The British Bomb in Vorup - and about Estruplund Updated: 03 SEP 2014
Den britiske bombe i Vorup - og Estruplund
(pdf - 6 MB) by Anders Straarup www.airmen.dk
in Randers Amtsavis 30 AUG 2014.
(Click on the link to the article to see the photos. See also Operation 30 AUGUST 1944 and Google Map 30 AUG 1944 with the 12 air crashes.)
On 30 August 1944 half an hour after midnight people in Randers were awakened by a powerful bomb that hit the edge of a field at the crossroads Kaergade-Maalervej
and made a crater of 8 metres. Randers Amtsavis wrote: "Most severely hit were the houses Kaergade 25 and 24 which in a second were turned into a heap of rubble
and splintered beams. The other houses that were destroyed were the houses 23 and 26 and Maalervej 1, but in addition to them about 10 other houses were severely damaged." Randers Dagblad mentioned broken windows in about 500 shops and 2-3,000 smaller windows broken. A link to the story of the bomb is seen at
Randers North Cemetery on the map Cemeteries in AirmenDK.
Unfortunately 6 people were killed and at least 11 injured, but why was the bomb dropped?
Lancaster NE144 was one of many bombers that attacked important hubs on the lines between Germany and German forces in Russia. On 30 August 1944 Bomber Command dispatched 586 Lancasters towards Stettin and Königsberg, now Szczecin here in Poland and Kaliningrad here between Poland and Lithuania. The routes crossed North Jutland and the neutral Sweden. 38 bombers were lost - 4 of them in the Kattegat and 8 were shot down over Jutland. Of the 85 airmen in these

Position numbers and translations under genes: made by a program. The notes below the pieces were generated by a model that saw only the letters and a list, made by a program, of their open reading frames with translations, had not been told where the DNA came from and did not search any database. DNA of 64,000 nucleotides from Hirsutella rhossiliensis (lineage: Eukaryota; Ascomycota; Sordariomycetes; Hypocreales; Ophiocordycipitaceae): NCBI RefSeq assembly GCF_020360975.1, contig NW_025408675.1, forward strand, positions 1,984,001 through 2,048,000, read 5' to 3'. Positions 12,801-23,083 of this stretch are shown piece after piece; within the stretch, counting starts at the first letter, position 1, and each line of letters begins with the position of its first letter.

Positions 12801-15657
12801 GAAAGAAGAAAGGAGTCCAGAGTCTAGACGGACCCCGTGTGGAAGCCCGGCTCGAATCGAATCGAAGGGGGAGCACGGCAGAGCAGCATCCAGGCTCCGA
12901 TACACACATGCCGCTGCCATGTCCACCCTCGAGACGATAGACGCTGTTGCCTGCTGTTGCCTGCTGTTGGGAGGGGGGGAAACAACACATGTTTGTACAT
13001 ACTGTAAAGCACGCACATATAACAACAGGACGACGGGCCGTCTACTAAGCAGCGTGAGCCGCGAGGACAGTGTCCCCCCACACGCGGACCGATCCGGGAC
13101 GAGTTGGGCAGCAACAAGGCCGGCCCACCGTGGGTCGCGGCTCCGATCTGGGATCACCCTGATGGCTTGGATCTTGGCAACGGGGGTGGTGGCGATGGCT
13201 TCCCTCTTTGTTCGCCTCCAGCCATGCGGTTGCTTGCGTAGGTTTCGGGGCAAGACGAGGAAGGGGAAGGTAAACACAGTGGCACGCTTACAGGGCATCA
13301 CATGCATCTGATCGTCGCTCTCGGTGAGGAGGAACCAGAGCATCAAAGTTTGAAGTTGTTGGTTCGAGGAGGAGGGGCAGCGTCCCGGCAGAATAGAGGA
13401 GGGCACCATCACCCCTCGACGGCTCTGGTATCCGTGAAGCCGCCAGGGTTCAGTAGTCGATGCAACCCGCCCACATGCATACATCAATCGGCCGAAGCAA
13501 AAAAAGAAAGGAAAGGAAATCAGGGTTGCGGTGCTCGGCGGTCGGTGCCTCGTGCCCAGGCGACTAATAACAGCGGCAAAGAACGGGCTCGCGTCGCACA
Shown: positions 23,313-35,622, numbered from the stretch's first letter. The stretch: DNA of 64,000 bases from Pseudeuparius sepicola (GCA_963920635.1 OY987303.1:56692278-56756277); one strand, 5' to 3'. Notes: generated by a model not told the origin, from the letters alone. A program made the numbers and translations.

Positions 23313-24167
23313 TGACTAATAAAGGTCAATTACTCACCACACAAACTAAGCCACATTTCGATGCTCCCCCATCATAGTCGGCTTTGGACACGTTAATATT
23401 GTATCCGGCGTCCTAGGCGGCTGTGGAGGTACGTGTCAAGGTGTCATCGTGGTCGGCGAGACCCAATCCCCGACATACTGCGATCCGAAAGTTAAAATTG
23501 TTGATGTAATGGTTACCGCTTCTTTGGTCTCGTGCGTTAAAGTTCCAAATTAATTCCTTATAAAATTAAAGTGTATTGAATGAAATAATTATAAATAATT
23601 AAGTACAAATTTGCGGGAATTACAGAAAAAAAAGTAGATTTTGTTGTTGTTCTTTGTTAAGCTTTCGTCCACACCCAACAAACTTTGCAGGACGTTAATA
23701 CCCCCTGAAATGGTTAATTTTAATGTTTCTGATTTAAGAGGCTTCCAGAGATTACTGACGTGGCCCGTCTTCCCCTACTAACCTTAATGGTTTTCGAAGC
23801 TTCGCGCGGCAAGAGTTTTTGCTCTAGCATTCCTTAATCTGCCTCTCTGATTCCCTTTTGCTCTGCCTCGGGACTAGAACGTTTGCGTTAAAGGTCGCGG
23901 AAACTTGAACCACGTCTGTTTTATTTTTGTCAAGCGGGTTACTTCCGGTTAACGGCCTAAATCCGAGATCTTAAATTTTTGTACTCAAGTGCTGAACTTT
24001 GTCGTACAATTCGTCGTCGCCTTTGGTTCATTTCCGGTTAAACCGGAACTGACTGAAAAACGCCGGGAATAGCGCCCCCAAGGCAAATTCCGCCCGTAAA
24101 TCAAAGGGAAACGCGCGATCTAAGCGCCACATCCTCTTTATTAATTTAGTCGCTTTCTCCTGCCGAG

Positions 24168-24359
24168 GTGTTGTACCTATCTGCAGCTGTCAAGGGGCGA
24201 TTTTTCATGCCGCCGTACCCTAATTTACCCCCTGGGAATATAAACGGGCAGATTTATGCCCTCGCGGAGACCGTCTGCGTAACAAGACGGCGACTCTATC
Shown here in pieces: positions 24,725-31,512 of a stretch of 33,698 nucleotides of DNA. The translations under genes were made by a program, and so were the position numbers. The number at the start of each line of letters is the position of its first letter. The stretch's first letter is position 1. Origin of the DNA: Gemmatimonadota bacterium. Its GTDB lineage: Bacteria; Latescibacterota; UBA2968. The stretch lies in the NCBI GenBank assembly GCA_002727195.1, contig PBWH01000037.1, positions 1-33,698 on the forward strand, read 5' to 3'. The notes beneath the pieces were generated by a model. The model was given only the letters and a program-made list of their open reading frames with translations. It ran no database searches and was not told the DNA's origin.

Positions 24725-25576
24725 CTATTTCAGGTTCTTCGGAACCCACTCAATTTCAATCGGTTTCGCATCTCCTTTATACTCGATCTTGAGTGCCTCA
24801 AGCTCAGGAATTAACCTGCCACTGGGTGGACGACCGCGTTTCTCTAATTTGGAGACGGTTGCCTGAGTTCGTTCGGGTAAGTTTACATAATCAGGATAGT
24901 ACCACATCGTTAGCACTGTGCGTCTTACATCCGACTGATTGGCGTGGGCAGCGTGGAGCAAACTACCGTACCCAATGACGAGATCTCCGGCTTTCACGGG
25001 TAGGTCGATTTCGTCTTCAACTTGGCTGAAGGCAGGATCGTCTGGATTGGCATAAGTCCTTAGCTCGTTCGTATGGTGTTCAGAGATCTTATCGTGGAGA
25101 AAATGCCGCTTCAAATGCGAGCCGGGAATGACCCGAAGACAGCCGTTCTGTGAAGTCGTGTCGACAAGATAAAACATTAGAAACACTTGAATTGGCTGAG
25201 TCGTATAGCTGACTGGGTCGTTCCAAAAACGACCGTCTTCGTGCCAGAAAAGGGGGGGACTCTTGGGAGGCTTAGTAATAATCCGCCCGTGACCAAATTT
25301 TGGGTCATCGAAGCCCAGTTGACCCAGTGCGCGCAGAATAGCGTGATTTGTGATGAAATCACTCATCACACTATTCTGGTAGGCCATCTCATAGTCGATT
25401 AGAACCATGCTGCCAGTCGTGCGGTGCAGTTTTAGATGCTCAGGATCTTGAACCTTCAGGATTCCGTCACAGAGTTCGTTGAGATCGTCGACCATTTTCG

12 planes 73 airmen perished, 9 became Prisoners of War and 3 managed to get to Sweden assisted by the Resistance Movement.
On its way to Stettin
Lancaster NE144 was hit by a German night fighter, so the tail section burst
into flames. The Rear Gunner was severely injured. To regain
During the same attack
Lancaster PB143 was hit and burst into flames over the Kattegat. One airman
bailed out, and he drowned in the Kattegat. He was found near Læsø and buried in
Frederikshavn. Just when the plane had made landfall to improve the chances for
survival a bomb exploded at the hard forced landing south of the mouth of the
Randers Fjord in a field between Ingerslev and Estruplund (here,
here). The 6 men who were still in the
plane were blown to pieces so parts of bodies hung in the barbed wire.
From Bomber Command alone more than 55,000 airmen lost their lives of the 120,000 who served. On operations from bases in Great Britain the Americans lost about 37,000 airmen, killed or presumed killed. (See Loss of Lives.)
Crash sites, monuments and graves of airmen in all of Denmark can easily be found via AirmenDK, so you may find them. Many people have contributed to the contents. There are maps, photos, extensive information and indication of sources that you may follow up. It is obvious to do it and remember Allied airmen who fought also for Denmark's freedom 70 years ago.